Community gathers for Ontario Place celebration and demonstration 

A special anniversary for Ontario Place. Afua Baah has the details on a belated 50th birthday celebration and demonstrations on the province's future plans for the popular, waterfront landmark.

By Afua Baah

Community members gathered on Monday at Trillium Park for a belated 50th birthday party for Ontario Place. However, celebrations were tinged with a sense of urgency as groups fight the Ontario government’s plans for the future of the lakefront attraction.

“It’s a place of so many memories for so many people, that’s really the power of this place,” said an organizer of the event and co-chair of Ontario Place for All, Norm Di Pasquale.

“The people from Barrie remember this place, people from all across Ontario have stories about Ontario Place, even all across Canada.”

Ontario Place first opened in 1971 and it’s 50th birthday was in 2021, but the landmark moment wasn’t celebrated because of the pandemic. Though it was decommissioned as an attraction in 2012, the site has recently been used for events and festivals.

Residents who attended the event spoke of their fond memories visiting the site, and voiced concerns about the property in the years to come. Concerns mainly came from the news of the province signing a nearly century-long deal between the province and luxury operator Therme Group, to put a spa on the west island.

“We’re devastated by the talk of losing it to a multi-national for a select few people, that’s really heartbreaking for us,” said one resident.

Opposition parties were at a rally happening alongside the celebrations and called out the Ford government’s plans.

“We’re here to say we need to keep public lands in public hands,” said Ontario Green Party Leader Mike Schreiner. “The only thing that’s comparable to this is a previous conservative government selling off Highway 407.”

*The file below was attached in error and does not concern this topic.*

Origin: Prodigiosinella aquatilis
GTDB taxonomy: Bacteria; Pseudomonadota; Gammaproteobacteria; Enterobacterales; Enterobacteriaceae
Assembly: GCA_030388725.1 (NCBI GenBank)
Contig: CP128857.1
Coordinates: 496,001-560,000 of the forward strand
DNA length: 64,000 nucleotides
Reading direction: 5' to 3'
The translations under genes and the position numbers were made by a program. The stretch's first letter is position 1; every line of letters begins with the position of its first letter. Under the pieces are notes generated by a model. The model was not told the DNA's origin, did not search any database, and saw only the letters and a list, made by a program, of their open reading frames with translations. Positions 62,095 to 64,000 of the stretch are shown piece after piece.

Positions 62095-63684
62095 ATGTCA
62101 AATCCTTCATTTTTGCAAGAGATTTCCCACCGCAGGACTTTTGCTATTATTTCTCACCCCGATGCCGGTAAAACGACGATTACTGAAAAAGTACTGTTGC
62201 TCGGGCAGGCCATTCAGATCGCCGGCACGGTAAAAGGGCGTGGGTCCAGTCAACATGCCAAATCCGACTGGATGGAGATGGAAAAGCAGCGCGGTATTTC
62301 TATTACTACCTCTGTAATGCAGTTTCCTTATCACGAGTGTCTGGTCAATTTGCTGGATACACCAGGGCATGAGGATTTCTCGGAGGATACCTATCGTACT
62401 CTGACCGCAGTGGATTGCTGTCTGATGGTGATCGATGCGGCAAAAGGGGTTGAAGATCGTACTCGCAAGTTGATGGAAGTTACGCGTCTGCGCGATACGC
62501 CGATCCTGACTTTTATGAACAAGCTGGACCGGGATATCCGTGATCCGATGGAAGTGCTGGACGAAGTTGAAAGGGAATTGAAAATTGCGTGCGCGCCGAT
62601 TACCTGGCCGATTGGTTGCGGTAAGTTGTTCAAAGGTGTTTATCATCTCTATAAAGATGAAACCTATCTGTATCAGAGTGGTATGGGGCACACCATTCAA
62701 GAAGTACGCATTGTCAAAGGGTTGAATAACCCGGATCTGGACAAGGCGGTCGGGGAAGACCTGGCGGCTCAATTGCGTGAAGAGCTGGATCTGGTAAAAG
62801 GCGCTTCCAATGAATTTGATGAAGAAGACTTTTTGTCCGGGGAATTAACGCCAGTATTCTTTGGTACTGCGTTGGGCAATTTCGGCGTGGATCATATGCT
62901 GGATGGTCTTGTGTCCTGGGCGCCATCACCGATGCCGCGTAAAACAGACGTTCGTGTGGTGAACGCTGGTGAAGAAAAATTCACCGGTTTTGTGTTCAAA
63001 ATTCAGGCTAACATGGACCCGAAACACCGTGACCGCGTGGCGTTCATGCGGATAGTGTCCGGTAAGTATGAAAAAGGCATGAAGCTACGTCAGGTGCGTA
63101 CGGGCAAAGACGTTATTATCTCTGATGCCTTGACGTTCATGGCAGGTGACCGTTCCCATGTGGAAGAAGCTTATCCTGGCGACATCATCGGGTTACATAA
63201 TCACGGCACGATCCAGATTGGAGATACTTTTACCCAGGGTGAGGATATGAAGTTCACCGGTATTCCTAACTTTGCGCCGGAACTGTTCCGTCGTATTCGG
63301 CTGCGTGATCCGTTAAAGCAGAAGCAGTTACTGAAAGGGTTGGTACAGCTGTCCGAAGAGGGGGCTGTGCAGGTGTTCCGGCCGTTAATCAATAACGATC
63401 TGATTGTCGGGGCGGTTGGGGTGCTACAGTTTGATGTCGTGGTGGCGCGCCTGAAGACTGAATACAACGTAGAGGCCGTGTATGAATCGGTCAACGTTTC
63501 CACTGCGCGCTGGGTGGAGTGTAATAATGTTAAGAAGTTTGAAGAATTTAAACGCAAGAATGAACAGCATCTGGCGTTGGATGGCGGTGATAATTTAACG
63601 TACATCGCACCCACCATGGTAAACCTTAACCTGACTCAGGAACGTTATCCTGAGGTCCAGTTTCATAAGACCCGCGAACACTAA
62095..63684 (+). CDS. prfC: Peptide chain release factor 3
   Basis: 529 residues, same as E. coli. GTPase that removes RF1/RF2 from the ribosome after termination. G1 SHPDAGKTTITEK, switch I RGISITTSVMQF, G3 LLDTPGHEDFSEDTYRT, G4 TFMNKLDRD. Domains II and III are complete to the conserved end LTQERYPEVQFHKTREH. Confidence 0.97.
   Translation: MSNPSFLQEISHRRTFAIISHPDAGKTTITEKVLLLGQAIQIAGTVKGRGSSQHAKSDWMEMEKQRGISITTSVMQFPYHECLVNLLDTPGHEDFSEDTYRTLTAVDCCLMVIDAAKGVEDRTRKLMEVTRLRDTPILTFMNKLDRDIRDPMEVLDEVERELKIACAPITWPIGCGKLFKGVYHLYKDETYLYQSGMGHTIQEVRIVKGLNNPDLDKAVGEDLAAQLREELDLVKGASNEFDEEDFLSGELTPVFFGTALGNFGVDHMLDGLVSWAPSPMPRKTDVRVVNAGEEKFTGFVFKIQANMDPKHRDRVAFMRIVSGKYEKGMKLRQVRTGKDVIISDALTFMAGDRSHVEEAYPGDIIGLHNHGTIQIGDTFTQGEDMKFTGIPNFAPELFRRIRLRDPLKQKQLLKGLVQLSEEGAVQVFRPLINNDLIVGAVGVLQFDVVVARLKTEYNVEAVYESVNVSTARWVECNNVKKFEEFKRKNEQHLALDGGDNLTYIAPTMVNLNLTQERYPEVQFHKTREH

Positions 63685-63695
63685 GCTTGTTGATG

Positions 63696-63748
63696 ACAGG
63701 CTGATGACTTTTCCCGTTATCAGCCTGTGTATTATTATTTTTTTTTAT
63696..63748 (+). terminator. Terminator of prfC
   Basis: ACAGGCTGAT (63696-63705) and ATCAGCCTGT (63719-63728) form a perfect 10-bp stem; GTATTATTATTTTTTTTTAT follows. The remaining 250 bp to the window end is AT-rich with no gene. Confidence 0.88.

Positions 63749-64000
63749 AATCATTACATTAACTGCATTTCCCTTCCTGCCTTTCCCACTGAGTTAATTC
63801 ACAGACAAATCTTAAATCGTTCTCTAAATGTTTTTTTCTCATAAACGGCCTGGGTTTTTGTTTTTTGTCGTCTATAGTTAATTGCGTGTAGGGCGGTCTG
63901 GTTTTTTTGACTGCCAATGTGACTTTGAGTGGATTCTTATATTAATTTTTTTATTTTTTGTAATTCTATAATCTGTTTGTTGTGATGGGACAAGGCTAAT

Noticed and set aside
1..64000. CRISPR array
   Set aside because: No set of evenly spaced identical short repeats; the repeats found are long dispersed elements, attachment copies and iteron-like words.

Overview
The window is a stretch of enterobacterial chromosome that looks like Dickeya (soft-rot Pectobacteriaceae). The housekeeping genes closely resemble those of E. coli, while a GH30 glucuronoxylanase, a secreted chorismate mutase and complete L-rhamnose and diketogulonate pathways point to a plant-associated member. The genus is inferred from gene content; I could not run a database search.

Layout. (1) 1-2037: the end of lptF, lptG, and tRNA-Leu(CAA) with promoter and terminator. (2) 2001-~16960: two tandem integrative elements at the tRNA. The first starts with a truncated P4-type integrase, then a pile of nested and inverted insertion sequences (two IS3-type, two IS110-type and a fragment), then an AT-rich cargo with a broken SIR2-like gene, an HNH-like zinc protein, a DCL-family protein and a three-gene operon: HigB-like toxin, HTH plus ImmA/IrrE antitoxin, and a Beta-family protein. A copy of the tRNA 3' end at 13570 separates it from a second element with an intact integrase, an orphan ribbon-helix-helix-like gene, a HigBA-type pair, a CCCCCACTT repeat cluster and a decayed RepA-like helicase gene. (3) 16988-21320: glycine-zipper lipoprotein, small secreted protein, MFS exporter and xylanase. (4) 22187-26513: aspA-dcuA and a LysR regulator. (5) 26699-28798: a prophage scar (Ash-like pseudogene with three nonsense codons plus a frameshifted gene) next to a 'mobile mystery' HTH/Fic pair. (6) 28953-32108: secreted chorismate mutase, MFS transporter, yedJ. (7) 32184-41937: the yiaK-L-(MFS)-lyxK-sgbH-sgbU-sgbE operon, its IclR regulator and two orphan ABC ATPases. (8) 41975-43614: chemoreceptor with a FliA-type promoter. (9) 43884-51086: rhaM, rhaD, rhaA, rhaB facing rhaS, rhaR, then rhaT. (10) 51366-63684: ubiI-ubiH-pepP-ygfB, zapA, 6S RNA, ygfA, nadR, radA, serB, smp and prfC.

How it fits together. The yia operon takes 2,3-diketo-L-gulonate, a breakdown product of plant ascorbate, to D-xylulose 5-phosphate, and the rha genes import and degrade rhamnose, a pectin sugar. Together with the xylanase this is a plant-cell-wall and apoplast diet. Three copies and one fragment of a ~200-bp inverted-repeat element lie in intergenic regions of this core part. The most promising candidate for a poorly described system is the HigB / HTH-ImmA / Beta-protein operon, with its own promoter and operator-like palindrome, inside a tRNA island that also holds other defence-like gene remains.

“This greenspace is extremely important, and Ontarians don’t want to see this government pave it over”, said Ontario NDP Leader Marit Stiles. “This is a jewel, and it should be part of a public conversation.”

Also headed to the lakefront is the Ontario Science Centre, which is currently at Don Mills Road and Eglinton Avenue. That news has upset area residents and building preservationists.

When the plan was announced earlier this spring, Ontario Premier Doug Ford said in a statement that his government has a mandate to bring Ontario Place back to life, and will continue to make progress on their vision to create a cultural and recreational landmark.

Advocates hope the province will reconsider the plans for the waterfront attraction.

“If you make an amazing 21st century public space, there will be commercial uses that fit within that context, but you have to start with public interest here,” said Di Pasquale. “When commercial interest dominates, what you get instead of Ontario Place, you get any place”.

The opposition NDP has tabled a motion calling on the province to cancel the lease with Therme Group. On the municipal front, the future of Ontario Place continues to be a key issue in the Toronto mayoral by-election. Provincial officials say construction at Ontario Place will start in 2025.

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